The analysis population comprised 1255 patients (mean (s.d.) age 52.8 (16.3) years; 84% female). Hypothyroidism was suspected on clinical grounds in 77% of patients, with goiter in 16%. Autoimmune thyroiditis, supported by positive anti-thyroid antibodies, was the most frequent diagnosis (59%), followed by iatrogenic causes (28%), of which thyroidectomy was the most common. The median baseline TSH was 8.6 mIU/l, suggesting a high incidence of subclinical hypothyroidism. Imaging studies were requested in over 75% of patients, with ultrasound performed in 98% and scintigraphy performed in 19% of these patients. Both groups of physicians treated their patients almost exclusively with levothyroxine. Endocrinologists were more likely than PCPs to provide counseling on how to take medication correctly.
This observational study of a large cohort of patients with newly diagnosed hypothyroidism in France illustrates current practice and indicates some areas where physician education may be required to optimize adherence to guidelines and cost-effectiveness.
Thyroid peroxidase (TPO) is the key enzyme in the synthesis of thyroid hormones, and the TPO defects are believed to be the most prevalent causes of the inborn errors of thyroid metabolism. We investigated an adopted boy with iodide organification defect, who presented with florid hypothyroidism at the age of 4 mo, poorly complied with thyroxine treatment, and developed a compressive goiter necessitating partial resection at the age of 12 yr. Biochemical studies revealed the absence of TPO activity in the resected tissue. Genomic DNA studies identified a 4 base-pair insertion in the eighth exon of the TPO gene, and showed that the patient was homozygous for this frameshift mutation. The direct genetic diagnosis of this mutation can be made by digestion of polymerase chain reaction products with NaeI restriction enzyme. This will help assessing its prevalence among the heterogenous genetic group of TPO defects.
Higher serological prevalence rates of helicobacter pylori (H. pylori) infection have been reported in patients with type 1 diabetes (T1DM) and autoimmune thyroiditis (AT). Patients with T1DM are at increased risk for developing other autoimmune diseases, most commonly AT. It is unknown whether H. pylori infection could explain the high prevalence of thyroid autoantibodies and AT in T1DM. The aim of the current study was to evaluate anti-thyroid peroxidase (anti-TPO) and anti-thyroglobulin (anti-Tg) autoantibodies in correlation with anti-H. pylori IgG and IgA in young patients with T1DM.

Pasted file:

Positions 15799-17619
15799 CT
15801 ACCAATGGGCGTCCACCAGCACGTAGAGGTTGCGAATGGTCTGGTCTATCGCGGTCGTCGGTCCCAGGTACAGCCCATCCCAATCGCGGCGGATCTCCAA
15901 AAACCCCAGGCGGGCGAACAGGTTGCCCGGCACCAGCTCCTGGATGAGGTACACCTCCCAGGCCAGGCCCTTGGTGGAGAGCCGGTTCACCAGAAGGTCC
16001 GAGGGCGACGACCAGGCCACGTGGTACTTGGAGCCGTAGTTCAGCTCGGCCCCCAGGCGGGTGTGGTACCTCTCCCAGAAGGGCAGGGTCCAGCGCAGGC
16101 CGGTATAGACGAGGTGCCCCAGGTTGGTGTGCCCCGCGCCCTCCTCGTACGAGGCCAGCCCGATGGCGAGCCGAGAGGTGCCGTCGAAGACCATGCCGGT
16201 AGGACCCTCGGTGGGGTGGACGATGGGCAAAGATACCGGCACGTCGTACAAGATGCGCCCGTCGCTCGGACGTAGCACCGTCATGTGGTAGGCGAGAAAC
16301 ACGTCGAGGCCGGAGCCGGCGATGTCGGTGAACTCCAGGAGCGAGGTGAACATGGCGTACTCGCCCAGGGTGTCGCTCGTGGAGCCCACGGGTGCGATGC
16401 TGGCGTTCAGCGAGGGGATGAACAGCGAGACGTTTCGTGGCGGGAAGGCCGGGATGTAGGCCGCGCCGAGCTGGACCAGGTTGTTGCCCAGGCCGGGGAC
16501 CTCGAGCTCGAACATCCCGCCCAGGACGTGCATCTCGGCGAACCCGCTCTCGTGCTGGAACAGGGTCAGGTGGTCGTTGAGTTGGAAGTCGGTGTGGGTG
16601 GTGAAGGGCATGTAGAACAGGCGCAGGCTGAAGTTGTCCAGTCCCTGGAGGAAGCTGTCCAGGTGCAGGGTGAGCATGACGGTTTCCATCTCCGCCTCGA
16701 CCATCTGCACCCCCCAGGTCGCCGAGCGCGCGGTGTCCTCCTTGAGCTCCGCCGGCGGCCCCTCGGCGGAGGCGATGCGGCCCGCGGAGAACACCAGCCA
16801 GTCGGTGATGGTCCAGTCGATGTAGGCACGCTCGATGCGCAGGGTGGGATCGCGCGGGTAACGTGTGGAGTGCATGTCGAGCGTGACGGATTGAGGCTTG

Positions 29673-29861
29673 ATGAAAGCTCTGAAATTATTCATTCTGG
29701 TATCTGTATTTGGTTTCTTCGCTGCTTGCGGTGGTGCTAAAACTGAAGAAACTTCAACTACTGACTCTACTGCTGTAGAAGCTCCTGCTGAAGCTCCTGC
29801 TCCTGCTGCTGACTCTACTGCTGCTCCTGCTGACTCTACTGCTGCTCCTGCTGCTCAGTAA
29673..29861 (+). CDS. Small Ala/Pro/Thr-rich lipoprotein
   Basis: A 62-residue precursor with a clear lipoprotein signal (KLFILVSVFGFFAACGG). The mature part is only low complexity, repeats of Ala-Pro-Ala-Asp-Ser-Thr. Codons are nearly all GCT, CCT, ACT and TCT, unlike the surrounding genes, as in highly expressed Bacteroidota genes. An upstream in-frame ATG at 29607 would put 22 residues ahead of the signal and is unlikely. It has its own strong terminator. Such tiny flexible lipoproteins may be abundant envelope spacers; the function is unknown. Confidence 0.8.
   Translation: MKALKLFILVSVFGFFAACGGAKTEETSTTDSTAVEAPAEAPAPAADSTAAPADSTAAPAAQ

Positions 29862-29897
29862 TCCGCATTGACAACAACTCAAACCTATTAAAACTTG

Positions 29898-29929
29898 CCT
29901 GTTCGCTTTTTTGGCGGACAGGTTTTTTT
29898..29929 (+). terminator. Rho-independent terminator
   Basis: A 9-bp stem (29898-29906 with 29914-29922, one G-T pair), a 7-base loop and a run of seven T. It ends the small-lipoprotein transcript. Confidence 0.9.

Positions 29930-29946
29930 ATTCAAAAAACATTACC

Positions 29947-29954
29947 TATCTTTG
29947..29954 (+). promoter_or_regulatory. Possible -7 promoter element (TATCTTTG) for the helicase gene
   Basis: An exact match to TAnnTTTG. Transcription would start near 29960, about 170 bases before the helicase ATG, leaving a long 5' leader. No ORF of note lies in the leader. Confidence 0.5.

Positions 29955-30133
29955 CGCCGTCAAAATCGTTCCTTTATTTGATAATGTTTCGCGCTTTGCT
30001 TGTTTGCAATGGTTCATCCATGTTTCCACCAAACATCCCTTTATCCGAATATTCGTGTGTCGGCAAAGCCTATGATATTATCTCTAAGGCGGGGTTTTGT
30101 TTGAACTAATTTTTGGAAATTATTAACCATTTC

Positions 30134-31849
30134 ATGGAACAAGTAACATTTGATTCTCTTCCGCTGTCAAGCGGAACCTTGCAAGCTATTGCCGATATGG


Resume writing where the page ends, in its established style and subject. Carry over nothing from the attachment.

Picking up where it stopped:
Anti-H. Pylori IgG, IgA, anti-TPO and anti-Tg antibodies titers were measured in 162 euthyroid patients with T1DM and 80 healthy controls matched for age, sex and socioeconomic status.
Seroprevalence of H. pylori was significantly higher in patients with T1DM than in healthy controls; 79% vs. 51.2%, p < 0.001. Anti H. pylori IgG was positive in 61.1% of patients with T1DM and 30% of controls, p < 0.001, anti H. pylori IgA was positive in 74% of patients with T1DM and 32.5% of controls, p < 0.001. Thyroid autoimmunity was also significantly higher in patients with T1DM than in controls; 56.7% vs. 6.2%, p < 0.001. Anti-TPO was positive in 25.3% of patients with T1DM and 3.7% of controls, p < 0.001, anti-Tg was positive in 47.5% of patients with T1DM and 6.2% of controls, p < 0.001. With simple and multiple regression analysis anti-H. pylori IgG and IgA titers were positively and significantly correlated with Anti-TPO and anti-Tg titers in patients with T1DM.
our results support the idea of a connection between H. pylori infection and the occurrence of anti-TPO, anti-Tg autoantibodies and AT in young patients with T1DM. So, H. pylori infection could be considered as an environmental trigger for development of AT in T1DM. Young patients with T1DM should be screened for H. pylori infection.
Helicobacter pylori; type1 diabetes mellitus; autoimmune thyroiditis